It was the deadliest fire in the Russian capital in three years.
Russia's chief fire inspector, Yuri Nenashev, said he was "90 percent certain" that the fire was caused by arson. But Moscow city prosecutor Yuri Syomin said investigators were also looking into other possibilities.
The fire erupted in a wooden cabinet in a kitchen at one end of a corridor on the hospital's second floor a factor that led to suspicions of arson. The only other exit, at the other end, was blocked by a locked gate, Nenashev said. The barred windows were shut with locks that hospital personnel could not open.
All 45 women were dead by the time firefighters arrived, said Alexander Chupriyanov, the deputy emergency situations minister.
"Judging by the placement of the bodies, they really tried to get out," he said.
Moscow fire department spokesman Yevgeny Bobylyov said that investigators were still working at the site of Hospital No. 17 in southern Moscow but that it was already clear that the first call to the fire department around 1:30 a.m. (2230 GMT Friday) had come very late.
"Secondly, the hospital personnel worked very badly, they did not take steps to evacuate people in the early stages of the fire," he said.
One-hundred sixty people were evacuated from the five-story building, and 10 people were hospitalized with carbon monoxide poisoning, Bobylyov said. Firefighters put out the fire within an hour of the first call for help, he said.
Most victims died of asphyxiation, Bobylyov said; some died of burns, Syomin said. Russian media reported that two hospital staff members were among the dead.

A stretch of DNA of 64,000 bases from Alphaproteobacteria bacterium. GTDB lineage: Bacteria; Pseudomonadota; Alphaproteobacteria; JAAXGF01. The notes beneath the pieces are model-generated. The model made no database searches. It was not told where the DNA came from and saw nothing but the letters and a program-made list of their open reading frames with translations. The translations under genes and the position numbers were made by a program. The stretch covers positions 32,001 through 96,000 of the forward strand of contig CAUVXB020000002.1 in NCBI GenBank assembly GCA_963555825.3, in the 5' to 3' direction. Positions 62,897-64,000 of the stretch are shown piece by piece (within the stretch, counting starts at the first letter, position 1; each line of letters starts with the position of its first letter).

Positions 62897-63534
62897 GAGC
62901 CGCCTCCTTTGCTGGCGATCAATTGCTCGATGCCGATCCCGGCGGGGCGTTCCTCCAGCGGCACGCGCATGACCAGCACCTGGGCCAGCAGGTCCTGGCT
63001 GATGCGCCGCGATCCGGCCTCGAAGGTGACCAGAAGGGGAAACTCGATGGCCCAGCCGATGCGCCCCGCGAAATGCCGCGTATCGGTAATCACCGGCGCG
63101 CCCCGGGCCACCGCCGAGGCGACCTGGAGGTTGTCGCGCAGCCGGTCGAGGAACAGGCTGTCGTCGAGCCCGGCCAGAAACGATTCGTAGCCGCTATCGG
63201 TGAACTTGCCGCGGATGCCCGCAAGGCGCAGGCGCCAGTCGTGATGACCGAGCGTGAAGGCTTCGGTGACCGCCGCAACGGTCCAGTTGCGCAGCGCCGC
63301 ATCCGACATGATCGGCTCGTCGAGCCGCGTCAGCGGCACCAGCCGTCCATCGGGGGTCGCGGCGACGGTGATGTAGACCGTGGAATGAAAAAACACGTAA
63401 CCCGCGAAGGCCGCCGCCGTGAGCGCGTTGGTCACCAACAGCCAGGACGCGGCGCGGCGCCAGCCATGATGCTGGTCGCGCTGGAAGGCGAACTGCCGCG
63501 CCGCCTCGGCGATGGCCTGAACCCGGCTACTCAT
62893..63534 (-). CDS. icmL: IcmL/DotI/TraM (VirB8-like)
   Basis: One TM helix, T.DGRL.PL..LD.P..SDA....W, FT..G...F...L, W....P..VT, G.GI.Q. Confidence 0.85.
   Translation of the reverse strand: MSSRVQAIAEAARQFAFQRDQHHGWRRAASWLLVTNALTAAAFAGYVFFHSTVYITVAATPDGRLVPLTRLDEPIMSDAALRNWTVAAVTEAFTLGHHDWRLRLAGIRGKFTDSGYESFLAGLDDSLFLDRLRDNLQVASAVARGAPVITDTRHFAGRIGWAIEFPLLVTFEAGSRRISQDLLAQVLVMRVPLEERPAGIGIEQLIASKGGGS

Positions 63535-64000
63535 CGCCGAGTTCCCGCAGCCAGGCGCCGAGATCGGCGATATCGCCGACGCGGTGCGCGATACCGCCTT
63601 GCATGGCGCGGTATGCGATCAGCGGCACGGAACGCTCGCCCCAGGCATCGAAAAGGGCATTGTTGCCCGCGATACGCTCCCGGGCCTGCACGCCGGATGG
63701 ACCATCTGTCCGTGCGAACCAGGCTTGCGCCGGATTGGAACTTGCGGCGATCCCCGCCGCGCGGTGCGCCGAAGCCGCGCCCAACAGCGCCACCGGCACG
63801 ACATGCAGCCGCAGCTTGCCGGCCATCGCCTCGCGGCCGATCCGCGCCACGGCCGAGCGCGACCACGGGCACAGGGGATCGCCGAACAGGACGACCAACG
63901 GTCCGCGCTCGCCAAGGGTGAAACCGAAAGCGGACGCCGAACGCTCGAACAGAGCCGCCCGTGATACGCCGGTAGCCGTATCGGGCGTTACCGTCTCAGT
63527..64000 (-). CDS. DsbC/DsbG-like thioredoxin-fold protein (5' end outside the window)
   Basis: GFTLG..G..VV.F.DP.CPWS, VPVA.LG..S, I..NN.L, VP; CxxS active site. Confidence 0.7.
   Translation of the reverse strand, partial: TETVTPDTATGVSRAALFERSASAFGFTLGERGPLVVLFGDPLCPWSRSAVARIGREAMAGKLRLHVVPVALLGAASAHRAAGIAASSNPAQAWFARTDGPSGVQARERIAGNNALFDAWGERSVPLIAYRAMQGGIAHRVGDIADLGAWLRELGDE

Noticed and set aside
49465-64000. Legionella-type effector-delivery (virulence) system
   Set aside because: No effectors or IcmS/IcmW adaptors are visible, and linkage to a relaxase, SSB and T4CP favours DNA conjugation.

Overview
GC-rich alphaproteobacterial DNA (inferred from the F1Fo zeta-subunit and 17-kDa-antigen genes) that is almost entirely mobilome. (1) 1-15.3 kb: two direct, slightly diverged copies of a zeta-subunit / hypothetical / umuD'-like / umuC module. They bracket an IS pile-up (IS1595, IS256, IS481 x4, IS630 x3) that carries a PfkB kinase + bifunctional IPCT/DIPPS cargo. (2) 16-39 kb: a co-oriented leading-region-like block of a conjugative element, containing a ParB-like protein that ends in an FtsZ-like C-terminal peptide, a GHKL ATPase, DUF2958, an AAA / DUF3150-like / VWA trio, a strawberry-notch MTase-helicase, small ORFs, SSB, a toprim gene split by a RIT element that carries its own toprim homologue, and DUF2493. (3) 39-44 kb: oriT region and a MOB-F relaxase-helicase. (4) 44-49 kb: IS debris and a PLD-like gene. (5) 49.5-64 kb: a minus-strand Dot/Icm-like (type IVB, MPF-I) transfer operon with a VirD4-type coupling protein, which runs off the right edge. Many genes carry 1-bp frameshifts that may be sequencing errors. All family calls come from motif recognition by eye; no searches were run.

The ITAR-Tass news agency said that the area of the fire was comparatively small, some 1,075 square feet, but that the heavy concentration of smoke killed people. Ekho Moskvy radio said burning plastic wall coverings worsened the thick, toxic smoke.
The fire might have started in a pile of discarded materials, Syomin said.
A few ambulances were lined up outside the hospital, a nondescript, tan brick building in a residential neighborhood in southern Moscow. Reporters were kept well away from the building, set deep in a courtyard, but no obvious signs of fire or smoke damage were visible on the facade.
A van from the city's psychological health service pulled up outside the hospital and a few people went inside, presumably to provide counseling for relatives of victims. Relatives were brought into the staff entrance to the hospital, well away from reporters. The government also set up a telephone hot line for relatives.
Nenashev said fire inspectors had visited the hospital twice, in February and March, and had recommended the temporary closure of the facility after the second visit because of fire safety violations.
Russia records about 18,000 fire deaths a year roughly 10 times the rate in the United States and 12.5 times higher than in Britain. Experts say fire fatalities have skyrocketed since the collapse of the Soviet Union, in part because of lower public vigilance and a disregard for safety standards.
It was the worst fire in Moscow in three years, and emergency response officials ordered all health facilities in the city inspected for fire safety compliance, Russian agencies reported. In November 2003, a pre-dawn fire swept though a dormitory for foreign students who had been quarantined for medical checks, killing 43 and injuring nearly 200. Many were trapped behind permanently locked exits, causing some to leap from the five-story building.
A January fire in Moscow's main oncological hospital caused the evacuation of hundreds of patients but no injuries. An October 2005 fire at a home for the mentally ill outside the capital killed seven patients and a fire in a Moscow city hospital the following month killed four.
A fire in a school for the deaf in the southern region of Dagestan killed 28 children in April 2003, in the same week as 22 students burned to death in a wooden schoolhouse in Siberia.
Metal gates on stairwells in a nine-story building blocked the escape of victims of a January fire in the Pacific coast city of Vladivostok that killed nine people.